As dawn broke on the morning of September 14, the battered flag still flew above the ramparts of the fort. Francis Scott Key, an American lawyer and amateur poet, celebrated the sight of the flag in a poem. His words became our national anthem, “The Star-Spangled Banner.”

Old Glory

In 1820, William Driver, a young sea captain, was presented a flag by his mother in Salem, Massachusetts. The hand-sewn flag was designed to be flown from the mast of the whaling vessel Charles Doggett. It had twenty-four stars and included a small anchor stitched in the corner of its blue canton.

As he left the harbor for a trip around the world, Captain Driver was the first to hail the flag as Old Glory. It served as the official flag throughout the voyage.

Driver retired from the sea in 1837 and moved to Nashville, Tennessee. He flew his beloved flag on all patriotic occasions. When the Civil War broke out some thirty years later, he stuffed Old Glory as batting inside a comforter to conceal it from the Confederate Army.

The Pledge of Allegiance

The Pledge of Allegiance is a statement of loyalty to the American flag and the republic of the United States of America. It was originally composed by Colonel George Balch in 1887, revised by Francis Bellamy in 1892, and formally adopted by Congress in 1942. The official name, The Pledge of Allegiance, was adopted in 1945. On Flag Day 1954 the words “under God” were added.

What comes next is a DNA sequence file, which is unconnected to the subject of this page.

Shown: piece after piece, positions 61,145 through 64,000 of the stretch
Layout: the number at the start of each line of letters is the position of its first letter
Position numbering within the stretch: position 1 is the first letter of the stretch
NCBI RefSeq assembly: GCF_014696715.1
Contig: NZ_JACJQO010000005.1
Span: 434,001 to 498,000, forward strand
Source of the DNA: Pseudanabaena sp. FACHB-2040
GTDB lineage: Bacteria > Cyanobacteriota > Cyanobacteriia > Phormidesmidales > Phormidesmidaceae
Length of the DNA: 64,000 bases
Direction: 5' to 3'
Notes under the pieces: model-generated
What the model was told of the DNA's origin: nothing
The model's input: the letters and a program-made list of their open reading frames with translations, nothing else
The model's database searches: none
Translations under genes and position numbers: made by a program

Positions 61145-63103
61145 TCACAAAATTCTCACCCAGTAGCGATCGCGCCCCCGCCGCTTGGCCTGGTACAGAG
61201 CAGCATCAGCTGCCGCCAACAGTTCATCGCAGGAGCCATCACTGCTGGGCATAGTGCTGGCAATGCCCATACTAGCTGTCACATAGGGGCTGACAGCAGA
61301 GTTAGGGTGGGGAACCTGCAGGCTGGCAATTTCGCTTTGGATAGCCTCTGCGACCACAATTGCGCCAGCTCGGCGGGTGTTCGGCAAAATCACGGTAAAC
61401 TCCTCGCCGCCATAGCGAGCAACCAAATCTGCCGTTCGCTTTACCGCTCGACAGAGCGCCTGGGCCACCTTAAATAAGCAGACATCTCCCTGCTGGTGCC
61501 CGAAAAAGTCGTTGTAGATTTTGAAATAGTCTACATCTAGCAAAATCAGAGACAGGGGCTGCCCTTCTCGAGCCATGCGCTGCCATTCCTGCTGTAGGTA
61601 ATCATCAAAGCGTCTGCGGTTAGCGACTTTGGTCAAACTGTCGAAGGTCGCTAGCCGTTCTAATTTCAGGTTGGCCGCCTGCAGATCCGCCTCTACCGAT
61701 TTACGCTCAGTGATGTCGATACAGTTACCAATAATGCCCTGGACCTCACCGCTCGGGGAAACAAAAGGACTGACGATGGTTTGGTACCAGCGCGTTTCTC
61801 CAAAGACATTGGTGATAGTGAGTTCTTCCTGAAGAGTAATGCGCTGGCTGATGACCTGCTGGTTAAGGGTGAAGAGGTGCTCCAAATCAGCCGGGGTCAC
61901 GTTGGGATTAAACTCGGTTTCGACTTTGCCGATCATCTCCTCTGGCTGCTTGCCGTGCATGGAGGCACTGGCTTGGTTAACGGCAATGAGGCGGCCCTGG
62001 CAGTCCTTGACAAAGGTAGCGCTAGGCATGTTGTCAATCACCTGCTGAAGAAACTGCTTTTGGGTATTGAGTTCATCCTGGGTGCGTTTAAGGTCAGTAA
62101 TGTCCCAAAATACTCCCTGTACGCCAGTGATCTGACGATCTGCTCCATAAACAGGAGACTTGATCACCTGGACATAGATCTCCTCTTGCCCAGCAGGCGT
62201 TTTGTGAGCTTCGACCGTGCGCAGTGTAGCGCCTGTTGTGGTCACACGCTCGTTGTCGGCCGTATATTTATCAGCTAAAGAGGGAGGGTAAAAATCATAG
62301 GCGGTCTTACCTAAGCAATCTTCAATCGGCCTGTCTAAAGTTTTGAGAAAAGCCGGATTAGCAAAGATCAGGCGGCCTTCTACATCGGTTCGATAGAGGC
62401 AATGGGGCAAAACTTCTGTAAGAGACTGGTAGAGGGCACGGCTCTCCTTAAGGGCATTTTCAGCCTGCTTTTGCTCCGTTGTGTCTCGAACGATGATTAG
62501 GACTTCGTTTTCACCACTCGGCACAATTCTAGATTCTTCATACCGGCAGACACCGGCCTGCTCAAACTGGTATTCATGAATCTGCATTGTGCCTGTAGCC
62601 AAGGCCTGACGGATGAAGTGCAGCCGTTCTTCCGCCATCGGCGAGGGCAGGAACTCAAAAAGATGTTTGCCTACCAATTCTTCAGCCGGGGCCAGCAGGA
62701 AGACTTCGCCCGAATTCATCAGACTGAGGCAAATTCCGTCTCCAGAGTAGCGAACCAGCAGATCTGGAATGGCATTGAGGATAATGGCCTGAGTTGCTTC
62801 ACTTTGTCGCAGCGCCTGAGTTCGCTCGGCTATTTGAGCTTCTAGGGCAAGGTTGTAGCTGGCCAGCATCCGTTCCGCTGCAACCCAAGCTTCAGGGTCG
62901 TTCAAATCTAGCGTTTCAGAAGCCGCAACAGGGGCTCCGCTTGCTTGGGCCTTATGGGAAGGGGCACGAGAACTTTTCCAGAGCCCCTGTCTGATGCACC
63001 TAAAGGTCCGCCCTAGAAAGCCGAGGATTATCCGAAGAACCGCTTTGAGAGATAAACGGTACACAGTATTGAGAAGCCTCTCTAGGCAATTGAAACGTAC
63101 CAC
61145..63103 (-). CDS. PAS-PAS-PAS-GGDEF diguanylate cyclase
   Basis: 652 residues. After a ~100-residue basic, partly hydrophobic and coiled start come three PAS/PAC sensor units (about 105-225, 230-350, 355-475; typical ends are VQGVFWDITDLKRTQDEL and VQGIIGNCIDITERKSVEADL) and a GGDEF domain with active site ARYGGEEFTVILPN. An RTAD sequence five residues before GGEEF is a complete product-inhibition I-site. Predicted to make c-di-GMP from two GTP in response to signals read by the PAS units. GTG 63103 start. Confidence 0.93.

When I was a student in elementary through high school we said the Pledge of Allegiance to the flag every day. We quoted the pledge at every Boy Scout meeting. Even now, in my regular Rotary Club meeting we recite the pledge to the flag.

In 1985, I traveled with a group of scouts to the National Boy Scout Jamboree.   En route, we visited the Museum of American History at the Smithsonian Institute in Washington, D.C. We stood gazing at the original Star-Spangled Banner, marveling at the size of that tattered flag.

Spontaneously, an Eagle Scout from Georgia snapped a salute and recited, “I pledge allegiance to the flag of the United States of America…”

Immediately, a host of scouts and other visitors joined in as we honored our flag and affirmed loyalty to our country.

Mr. Jack’s flag is beginning to look a little faded and we may have to retire it. If so we will replace it and treasure it. It is the banner of freedom signifying that as “one nation, under God,” we cherish “liberty and Justice for all.”